Once we started experimenting with placement though, we found that moving the speakers even one or two inches this way or that made a pretty big difference in the sound. Even slightly altering their toe-in angle made noticeable differences for better or worse. At that point, we knew we were in for a longer-than-usual set up routine.
After quite a bit of experimentation, we settled on placing them directly on the edges of our A/V stand, which put them about 6 feet apart, a foot out from the wall, and a low-ish 2 ½ feet up from the floor. Bottom line: Our results consistently showed, somewhat unexpectedly, that the Klipsch HD 600 satellites yielded the smoothest frequency response when they’re positioned slightly to moderately below the listening axis, so be prepared for lots of position tweaking and a lower than normal placement—or at the very least, plenty of experimentation—when it comes to the front channels.
Test equipment for the Klipsch HD Theater 600 system included a Yamaha RX-A3020 and Marantz NR1602 A/V receivers, a Samsung BD-C5500 Blu ray Player, HP Pavilion G6-2320DX laptop, Samsung UN40C6300 LED TV, and an Apple iPhone 4.
After we got their positions dialed, we let the Klipsch system break in for about 20 hours or so before attempting any serious listening. Once we did however, our patience in setting up the package proved worth the wait: The Klipsch HD Theater 600 delivered a clear, well-balanced, and spacious sound, with excellent midrange clarity and articulation. Indeed, its tonal balance is nothing like the much more upfront and aggressive sound produced by some Klipsch designs of yesteryear, while still delivering the excitement factor the company’s speakers are famous for.
About the only nits we had to pick with the Klipsch system were with the sonic regions either side of the midrange.
The Klipsch HD 600 could also shake things up a bit – literally – when called for. Spinning up our favorite action sequences from various Marvel and DC universe flicks, such as the last battle scene from The Avengers, the potent little sub sent good vibrations all throughout our theater room. It was only when we moved the system to our much larger living room that it lost a bit of steam and some dynamic impact. Still, this brawny 8-incher always sounded well-matched to the satellites and rarely left us wanting for more.
In fact, the Klipsch system’s subwoofer and satellites were uncannily well-matched for such a low-priced system. Regardless of which room we placed the HD 600 system into, bass always sounded as if it was a natural, interwoven part of the sonic picture, and it never stuck out as a separate entity.
The Klipsch HD Theater system proved just as capable with music as it was with movies. Music that’s heavy on rhythmic bass and treble accents, such as Justin Timberlake’s surprisingly outstanding recent release, The 20/20 Experience, had much of its low-end wallop and treble sparkle intact, coupled to a lively, exciting, and boogie-friendly overall presentation.
We tried one bass-rich album after the next, such as Radiohead’s Amnesiac and Massive Attack’s Mezzanine, and with each and every one of them the lows coming from the Klipsch system always sounded tactile, impactful and composed, never overpowering the rest of the music.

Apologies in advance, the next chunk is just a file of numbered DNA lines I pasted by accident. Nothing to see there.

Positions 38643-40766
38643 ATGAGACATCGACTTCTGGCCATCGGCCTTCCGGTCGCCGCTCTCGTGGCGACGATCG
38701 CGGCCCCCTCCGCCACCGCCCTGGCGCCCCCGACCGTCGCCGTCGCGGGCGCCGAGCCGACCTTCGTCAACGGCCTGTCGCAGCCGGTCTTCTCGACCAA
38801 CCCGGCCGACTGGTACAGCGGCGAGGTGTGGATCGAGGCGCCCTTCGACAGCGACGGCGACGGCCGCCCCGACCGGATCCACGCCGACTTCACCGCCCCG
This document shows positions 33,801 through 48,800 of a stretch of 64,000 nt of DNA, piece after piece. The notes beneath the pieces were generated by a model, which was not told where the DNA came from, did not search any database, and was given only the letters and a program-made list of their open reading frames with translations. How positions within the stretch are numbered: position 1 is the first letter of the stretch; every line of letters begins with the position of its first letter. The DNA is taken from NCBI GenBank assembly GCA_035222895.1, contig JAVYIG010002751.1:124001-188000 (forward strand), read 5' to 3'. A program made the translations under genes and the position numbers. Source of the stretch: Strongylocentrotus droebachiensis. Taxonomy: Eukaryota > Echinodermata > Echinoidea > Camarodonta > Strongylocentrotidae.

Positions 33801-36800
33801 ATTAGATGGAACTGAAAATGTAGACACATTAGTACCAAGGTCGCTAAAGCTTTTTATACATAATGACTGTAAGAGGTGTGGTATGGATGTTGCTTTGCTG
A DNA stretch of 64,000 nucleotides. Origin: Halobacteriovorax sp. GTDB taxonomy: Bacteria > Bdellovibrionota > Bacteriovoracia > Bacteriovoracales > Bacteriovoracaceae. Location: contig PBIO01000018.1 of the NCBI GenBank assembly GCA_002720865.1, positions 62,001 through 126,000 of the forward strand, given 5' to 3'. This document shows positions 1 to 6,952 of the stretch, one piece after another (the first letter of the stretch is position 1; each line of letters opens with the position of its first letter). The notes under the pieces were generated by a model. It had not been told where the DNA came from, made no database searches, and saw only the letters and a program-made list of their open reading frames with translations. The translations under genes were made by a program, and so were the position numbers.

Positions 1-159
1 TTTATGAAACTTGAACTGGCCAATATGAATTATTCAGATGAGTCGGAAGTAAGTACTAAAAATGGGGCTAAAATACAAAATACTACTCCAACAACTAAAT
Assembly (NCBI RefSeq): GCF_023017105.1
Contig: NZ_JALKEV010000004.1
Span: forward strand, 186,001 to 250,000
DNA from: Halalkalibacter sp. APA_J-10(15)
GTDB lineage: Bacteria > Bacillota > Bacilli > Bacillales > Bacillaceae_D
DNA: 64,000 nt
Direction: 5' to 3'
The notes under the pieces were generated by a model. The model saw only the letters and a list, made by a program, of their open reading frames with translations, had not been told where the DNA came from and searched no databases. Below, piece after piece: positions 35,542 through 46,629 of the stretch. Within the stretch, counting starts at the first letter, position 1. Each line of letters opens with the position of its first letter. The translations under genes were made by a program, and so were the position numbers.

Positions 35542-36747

But it was in the midrange where the Klipsch system really proved its mettle. Some speaker systems can make mincemeat out of Jay-Z’s guest vocals on “Suit and Tie” from that same Timberlake album, muddying up his delivery and execution. With the HD 600, the effect was just the opposite: Both Jay-Z’s and Timberlake’s vocals sounded, cleaner, clearer, and better-enunciated than we’re used to hearing from speakers of this size and price. The mini Klipsch system made it easy to understand all of the lyrics, whether sung or spoken, on this deeply-layered album.
About the only nits we had to pick with the Klipsch system were with the sonic regions either side of the midrange. Helene Grimaud’s excellent recording of Beethoven’s Fantasia for Piano, Chorus, and Orchestra, for example, had less power and impact through the lower mids and upper bass than it should have, leading to a slightly thin sound. Upper end harmonics and decay information from Grimaud’s piano also seemed a bit harder and glassier than we’re used to hearing.
Lastly, the HD 600’s lower treble seemed a touch too bright at times. Listening to some other Radiohead albums, such as OK Computer and Kid A, cymbals, xylophone and other percussion instruments were all somewhat artificially emphasized, causing music to sound livelier and more forward in tonal character than it should’ve been. Still, this was fine performance from such a low priced system, and the sound remained much bigger, richer, and fuller than the system’s miniscule size would suggest.
When we first set up the Klipsch system in our usual speaker positions, we thought we were gonna have to brace ourselves for a negative review. Luckily, that assumption proved unfounded. Once the system found its happy spots in our room, the Klipsch HD Theater 600 consistently proved itself to be well-balanced and highly listenable. Time and time again, it simply went about its business the best way it could, delivering a clear, open, and surprisingly powerful sound.
Sure, the Klipsch system isn’t completely without fault; we could’ve done without that treble brightness and lean lower midrange which may not be too kind to older rock recordings. And the HD 600 is, without a doubt, the most placement sensitive satellite speakers we’ve ever come across. Once it’s dialed-in though, we couldn’t imagine anyone not enjoying the type of balanced and exciting sound the HD 600 system offers. If you’re looking for a super compact set of speakers without breaking the bank, be sure to put the Klipsch HD Theater 600 system on your shortlist.
- Clear, well-balanced and exciting sound
- Fatigue-free presentation makes marathon movie sessions a breeze
- Excellent midrange articulation
- Subwoofer surprisingly potent
- Easy on the eyes and the wallet
- Finicky about placement and positioning
- Lean lower mids/bright lower treble can make system sound too forward at times
- Spring clips speaker wire terminals a drag